Brittney Desiderio and her Half-Arabian, Douceurr++++// competing at World Equestrian Center, Ocala. Photo by Andrew Ryback.

A purebred Arabian mare at sunrise. Pictured at Hennessey Arabians in Ocala, Florida, by April Visel.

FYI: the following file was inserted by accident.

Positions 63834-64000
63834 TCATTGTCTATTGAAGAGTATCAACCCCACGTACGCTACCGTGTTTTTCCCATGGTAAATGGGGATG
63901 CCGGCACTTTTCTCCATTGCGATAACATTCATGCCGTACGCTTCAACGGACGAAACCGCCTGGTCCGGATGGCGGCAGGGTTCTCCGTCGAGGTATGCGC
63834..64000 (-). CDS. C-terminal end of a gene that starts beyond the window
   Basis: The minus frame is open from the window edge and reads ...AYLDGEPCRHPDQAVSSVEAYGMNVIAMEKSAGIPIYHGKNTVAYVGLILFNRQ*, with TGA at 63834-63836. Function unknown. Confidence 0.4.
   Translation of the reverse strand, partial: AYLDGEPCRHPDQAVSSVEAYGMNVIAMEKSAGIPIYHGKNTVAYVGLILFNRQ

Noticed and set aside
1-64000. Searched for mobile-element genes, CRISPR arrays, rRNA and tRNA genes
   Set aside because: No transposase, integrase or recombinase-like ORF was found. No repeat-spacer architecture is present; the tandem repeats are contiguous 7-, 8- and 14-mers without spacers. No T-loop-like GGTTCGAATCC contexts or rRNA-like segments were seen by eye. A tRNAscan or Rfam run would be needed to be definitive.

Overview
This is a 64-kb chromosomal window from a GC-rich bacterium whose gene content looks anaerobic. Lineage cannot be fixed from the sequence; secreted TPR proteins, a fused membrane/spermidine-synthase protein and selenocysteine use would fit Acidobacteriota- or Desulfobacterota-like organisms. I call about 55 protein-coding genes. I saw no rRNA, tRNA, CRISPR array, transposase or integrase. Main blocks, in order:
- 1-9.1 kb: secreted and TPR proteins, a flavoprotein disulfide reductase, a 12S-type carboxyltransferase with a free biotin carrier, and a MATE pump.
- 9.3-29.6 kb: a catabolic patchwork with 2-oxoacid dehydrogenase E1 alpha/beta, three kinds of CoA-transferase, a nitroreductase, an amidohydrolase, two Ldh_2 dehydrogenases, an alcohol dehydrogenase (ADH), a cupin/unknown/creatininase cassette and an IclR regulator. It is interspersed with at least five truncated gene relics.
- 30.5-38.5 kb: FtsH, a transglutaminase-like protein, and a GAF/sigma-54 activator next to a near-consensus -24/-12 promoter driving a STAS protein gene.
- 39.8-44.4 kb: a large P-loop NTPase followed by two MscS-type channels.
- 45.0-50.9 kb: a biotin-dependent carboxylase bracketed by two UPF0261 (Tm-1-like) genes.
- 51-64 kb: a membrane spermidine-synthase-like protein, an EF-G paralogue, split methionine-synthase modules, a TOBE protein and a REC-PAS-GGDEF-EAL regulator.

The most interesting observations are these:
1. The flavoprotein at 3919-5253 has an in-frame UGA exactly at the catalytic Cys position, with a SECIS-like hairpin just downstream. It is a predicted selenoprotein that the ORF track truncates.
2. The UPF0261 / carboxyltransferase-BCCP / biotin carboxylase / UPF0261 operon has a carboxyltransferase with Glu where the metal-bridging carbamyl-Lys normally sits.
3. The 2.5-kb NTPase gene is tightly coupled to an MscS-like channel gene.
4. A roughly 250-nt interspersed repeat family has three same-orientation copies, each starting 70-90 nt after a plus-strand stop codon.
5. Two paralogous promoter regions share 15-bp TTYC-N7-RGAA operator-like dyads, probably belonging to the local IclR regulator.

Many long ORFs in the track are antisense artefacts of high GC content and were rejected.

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What brought you to the decision to start riding? When I was 5 years old, my father gave me a Shetland pony for Christmas, fueling my love for horses; but when he died when I was 16, I put aside any passion that I had for them. Fast forward ~40 years, four kids, and a great career as a Neonatal Nurse Practitioner, and I found myself helping a girlfriend look at horses for herself. The next thing I knew, I had purchased a draft horse weanling, a Quarter Horse to ride, and my husband decided he wanted a horse as well. Pretty soon we had one of every breed (literally) and built our “barndeminium” on 33 acres in Lumber Bridge, NC. We bred my husband’s Appaloosa mare to the Arabian Gianni Versailles, a Versace son, creating a successful line of Half-Arabian Sport Horses. Then we began breeding purebred Arabians and slowly transitioned the farm over to Arabians and Half-Arabians. So, I restarted riding at ~50. After bariatric surgery to lose weight, a total knee replacement, and carpel tunnel surgery on both hands, here I am at almost 62, prepping to show in western pleasure on Psylent Encore, a beautiful mare that I bred and had trained at RBC Show Horses in Smithfield, NC. What would you tell someone who is older to encourage them to start riding? Just do it! If you think you have a passion for horses, then explore the options out there. I equate having horses to being in the nursing profession … there are so many different options and things to do with horses that can bring you great pleasure and allow you some stress release from the insanity that sometimes surrounds your life. It is also “your time” if you have raised a family; take some time to do what you want and have some self-care activities. The physicality and calories burned working with and riding horses means you can have your cake and eat it too! How does riding compare to other hobbies you’ve had? I would say that riding has somewhat overtaken some of my other hobbies, such as my cooking hobby of making homemade jams and flavored goat cheese spreads year-round. Our farm boards horses and we have junior riders that like to compete, so six months of the year we stay busy prepping for shows and/or attending shows. In the wintertime when things slow down, I take up my other hobbies such as crochet or counted cross stitch as I scheme and plot for the next breeding or show season. Riding brings out my competitive side, but it’s not all about me—I gain pleasure in seeing young people learn and grow into successful riders. What would be the first step of someone who wants to begin riding, but has no horses of their own or a place to keep them? Find a farm that gives lessons and will let you lease a horse to ride or lesson on. People place “ISO” (in search of/wanted) posts on Facebook horse pages and one can tour a farm and see if you like the “vibe” it gives off. I recommend this to anyone who is remotely interested in riding. Riding can be relatively inexpensive by using a leased horse that comes with its own equipment, plus the cost of a helmet and a good pair of boots to protect your feet. Then if you find that you really have a passion for horses, that’s when you consider buying. Can one get involved with Arabians other than riding? Absolutely! My husband did not have horses until I started riding. He can sit on a horse but really has no desire to ride for show. That said, he has done a great job showing my horse Psylent Encore at halter and won his first national top ten when he was 57. I did not start out riding to show. I tried Sport Horse In-Hand at 54 and had my success that way, earning national championships, reserves and top tens with our purebred and Half-Arabian colts and fillies. We have lots of fun working with the babies that we have bred and educating people about the breed. Why Arabians? We literally did start with one of every breed: Draft, Quarter Horse, Appaloosa, Paint, Saddlebred … and were given an Arabian weanling colt with the opportunity to have him trained to show halter. That, in addition to breeding the Appaloosa mare to produce our Half-Arabian crosses really helped us narrow our farm focus down to Arabians and HalfArabians. The breed is incredibly smart and personable; they really read the people around them and respond accordingly. They are inquisitive and sensitive to things that are going on around them, and they are not a dull, plod-along breed. They notice when I change the lawn ornaments or flags by the barn! We don’t breed “hot” Arabs; we like the people friendly, people pleasing ones.